|1. heavy||6. surface area|
|2. surgery||7. tubes|
|3. beetles||8. pressure|
|4. gas||9. submarines|
|5. moving||10. fuel|
In my talk today I’ll be exploring the idea of artificial gills. I’ll start by introducing the concept, giving some background and so forth and then I’ll go on to explain the technological applications, including a short, very simple, experiment I conducted.
Starting with the background ... As everyone knows, all living creatures need oxygen to live. Mammals take in oxygen from the atmosphere by using their lungs, and fishes take oxygen from water by means of their gills, which of course in most fishes are located either side of their head.
But human beings have always dreamt of being able to swim underwater like the fishes, breathing without the help of oxygen tanks. I don’t know whether any of you have done any scuba diving but it’s a real pain having to use all that equipment. You need special training, and it’s generally agreed that tanks are too heavy and big to enable most people to move and work comfortably underwater. So scientists are trying a different tack: rather than humans carrying an oxygen supply as they go underwater, wouldn’t it possible to extract oxygen in situ, that is, directly from the water, whilst swimming?
In the nineteen sixties the famous underwater explorer Jacques Cousteau, for example, predicted that one day surgery could be used to equip humans with gills. He believed our lungs could be bypassed and we would learn to live underwater just as naturally as we live on land. But of course, most of us would prefer not to go to such extremes.
I’ve been looking at some fairly simple technologies developed to extract oxygen from water - ways to produce a simple, practical artificial gill enabling humans to live and breathe in water without harm. Now, how scientists and inventors went about this was to look at the way different animals handled this - fairly obviously they looked at the way fishes breathe but also how they move down and float up to the surface using inflatable sacs, called swim bladders. Scientists also looked at animals without gills, which use bubbles of air underwater, notably beetles. These insects contrive to stay underwater for long periods by breathing from this bubble which they hold under their wing cases.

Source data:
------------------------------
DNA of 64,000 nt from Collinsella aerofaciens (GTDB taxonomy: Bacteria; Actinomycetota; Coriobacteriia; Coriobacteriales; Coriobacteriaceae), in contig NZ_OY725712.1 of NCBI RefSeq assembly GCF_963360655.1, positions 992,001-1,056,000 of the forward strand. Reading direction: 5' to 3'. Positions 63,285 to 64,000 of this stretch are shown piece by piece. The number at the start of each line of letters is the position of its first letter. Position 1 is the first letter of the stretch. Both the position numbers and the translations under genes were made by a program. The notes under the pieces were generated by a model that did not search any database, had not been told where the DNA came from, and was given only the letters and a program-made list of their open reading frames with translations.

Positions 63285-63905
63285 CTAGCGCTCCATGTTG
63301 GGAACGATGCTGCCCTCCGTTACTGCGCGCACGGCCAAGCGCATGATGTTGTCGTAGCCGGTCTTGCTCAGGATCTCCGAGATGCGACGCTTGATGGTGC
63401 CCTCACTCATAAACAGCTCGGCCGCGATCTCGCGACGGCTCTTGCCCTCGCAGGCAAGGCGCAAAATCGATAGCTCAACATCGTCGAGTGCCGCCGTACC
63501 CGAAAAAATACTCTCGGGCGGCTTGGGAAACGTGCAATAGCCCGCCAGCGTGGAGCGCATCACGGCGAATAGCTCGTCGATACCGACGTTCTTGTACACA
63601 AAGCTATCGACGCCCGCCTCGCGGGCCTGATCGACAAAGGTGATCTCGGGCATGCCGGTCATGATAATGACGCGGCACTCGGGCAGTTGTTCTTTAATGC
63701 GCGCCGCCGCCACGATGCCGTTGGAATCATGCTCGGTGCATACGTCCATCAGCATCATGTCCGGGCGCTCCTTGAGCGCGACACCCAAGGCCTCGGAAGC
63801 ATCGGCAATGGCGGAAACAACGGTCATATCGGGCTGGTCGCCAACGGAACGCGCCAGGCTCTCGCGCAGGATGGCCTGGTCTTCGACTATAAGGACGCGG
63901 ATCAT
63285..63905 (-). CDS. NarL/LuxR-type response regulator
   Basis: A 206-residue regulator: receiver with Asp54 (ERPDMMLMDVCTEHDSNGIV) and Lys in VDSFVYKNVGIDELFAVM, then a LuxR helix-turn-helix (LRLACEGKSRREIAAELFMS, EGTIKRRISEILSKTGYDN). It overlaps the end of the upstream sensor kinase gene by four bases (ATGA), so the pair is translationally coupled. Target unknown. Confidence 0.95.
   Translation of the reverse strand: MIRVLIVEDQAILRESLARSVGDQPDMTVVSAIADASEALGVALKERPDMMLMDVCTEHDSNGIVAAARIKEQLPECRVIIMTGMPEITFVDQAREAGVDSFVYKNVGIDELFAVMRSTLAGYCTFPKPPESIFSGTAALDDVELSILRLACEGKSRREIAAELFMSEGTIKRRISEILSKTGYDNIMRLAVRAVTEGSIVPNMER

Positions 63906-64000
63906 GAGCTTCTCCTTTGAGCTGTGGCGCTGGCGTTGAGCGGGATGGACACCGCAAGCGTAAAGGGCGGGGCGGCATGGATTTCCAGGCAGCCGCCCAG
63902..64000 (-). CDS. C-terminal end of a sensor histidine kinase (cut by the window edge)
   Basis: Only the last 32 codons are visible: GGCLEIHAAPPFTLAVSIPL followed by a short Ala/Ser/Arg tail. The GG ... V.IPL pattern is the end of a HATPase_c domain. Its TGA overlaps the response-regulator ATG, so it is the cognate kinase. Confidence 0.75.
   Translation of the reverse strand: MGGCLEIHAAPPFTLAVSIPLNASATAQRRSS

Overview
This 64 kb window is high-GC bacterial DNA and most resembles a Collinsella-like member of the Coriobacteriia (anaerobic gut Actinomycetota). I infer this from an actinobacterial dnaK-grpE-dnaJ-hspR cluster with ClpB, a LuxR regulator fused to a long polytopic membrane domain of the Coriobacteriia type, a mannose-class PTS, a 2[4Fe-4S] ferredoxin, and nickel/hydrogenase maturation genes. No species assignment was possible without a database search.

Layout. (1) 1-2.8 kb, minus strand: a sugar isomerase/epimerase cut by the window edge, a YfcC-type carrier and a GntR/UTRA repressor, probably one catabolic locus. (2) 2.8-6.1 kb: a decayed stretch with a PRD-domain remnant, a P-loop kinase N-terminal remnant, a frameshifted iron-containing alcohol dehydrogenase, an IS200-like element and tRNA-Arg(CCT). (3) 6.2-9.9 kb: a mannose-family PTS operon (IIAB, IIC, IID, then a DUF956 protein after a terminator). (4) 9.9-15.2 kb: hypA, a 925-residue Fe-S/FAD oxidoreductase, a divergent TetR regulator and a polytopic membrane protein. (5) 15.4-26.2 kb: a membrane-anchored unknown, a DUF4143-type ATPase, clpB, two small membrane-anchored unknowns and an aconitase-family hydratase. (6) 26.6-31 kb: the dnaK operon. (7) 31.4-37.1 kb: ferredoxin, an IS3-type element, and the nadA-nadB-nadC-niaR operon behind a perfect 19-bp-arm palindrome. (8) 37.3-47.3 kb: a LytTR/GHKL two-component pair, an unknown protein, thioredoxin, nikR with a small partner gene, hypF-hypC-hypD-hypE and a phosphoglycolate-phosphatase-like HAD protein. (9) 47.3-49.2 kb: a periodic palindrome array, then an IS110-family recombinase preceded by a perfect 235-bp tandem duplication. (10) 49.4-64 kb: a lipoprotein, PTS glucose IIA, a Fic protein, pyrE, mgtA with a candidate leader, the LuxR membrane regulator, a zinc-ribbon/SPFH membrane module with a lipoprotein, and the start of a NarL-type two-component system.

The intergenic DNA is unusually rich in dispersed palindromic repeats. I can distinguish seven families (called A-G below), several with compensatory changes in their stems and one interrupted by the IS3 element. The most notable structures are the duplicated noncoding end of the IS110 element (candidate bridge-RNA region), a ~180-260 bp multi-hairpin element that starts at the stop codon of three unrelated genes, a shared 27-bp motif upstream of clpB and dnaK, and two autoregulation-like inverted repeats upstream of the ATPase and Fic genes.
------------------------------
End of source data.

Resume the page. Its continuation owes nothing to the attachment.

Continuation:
By looking at these animal adaptations, inventors began to come up with their own ‘artificial gills’. Now making a crude gill is actually rather easy - more straightforward than you would think. You take a watertight box ... which is made of a material which is permeable to gas, that is, it allows it to pass through, inwards and outwards. You then fill this with air, fix it to the diver’s face and go down underwater. But a crucial factor is that the diver has to keep the water moving, so that water high in oxygen is always in contact with the gill, so he can’t really stay still. And to maximise this contact it’s necessary for your gill to have a big surface area. Different gill designers have addressed this problem in different ways but many choose to use a network or lattice-arrangement of tiny tubes as part of their artificial gills. Then the diver is able to breathe in and out - oxygen from the water passes through the outer walls of the gill and carbon-dioxide is expelled. In a nut-shell, that’s how the artificial gill works.
So, having read about these simple gill mechanisms, I decided to create my own. I followed the procedure I’ve just described and it worked pretty well when I tried it out in the swimming pool ... I lasted underwater for nearly forty minutes! However, I’ve read about other people breathing through their gill for several hours.
So the basic idea works well, but the real limitation is that these simple gills don’t work as the diver descends to any great depth because the pressure builds and a whole different set of problems are caused by that ... Research is being done into how these problems might be overcome . but that’s another story which has to be the subject of another talk!
Despite this serious limitation, many people have high hopes for the artificial gill and they think it might have applications beyond simply enabling an individual to stay underwater for a length of time. For example, the same technology might be used to provide oxygen for submarines ... enabling them to stay submerged for months on end without resorting to potentially dangerous technologies such as nuclear power. Another idea is to use oxygen derived from the water as energy for fuel cells. These could power machinery underwater, such as robotic devices ...
So, in my view, this is an area of technology with great potential. Now, if anyone has any questions, I’d be happy to answer ...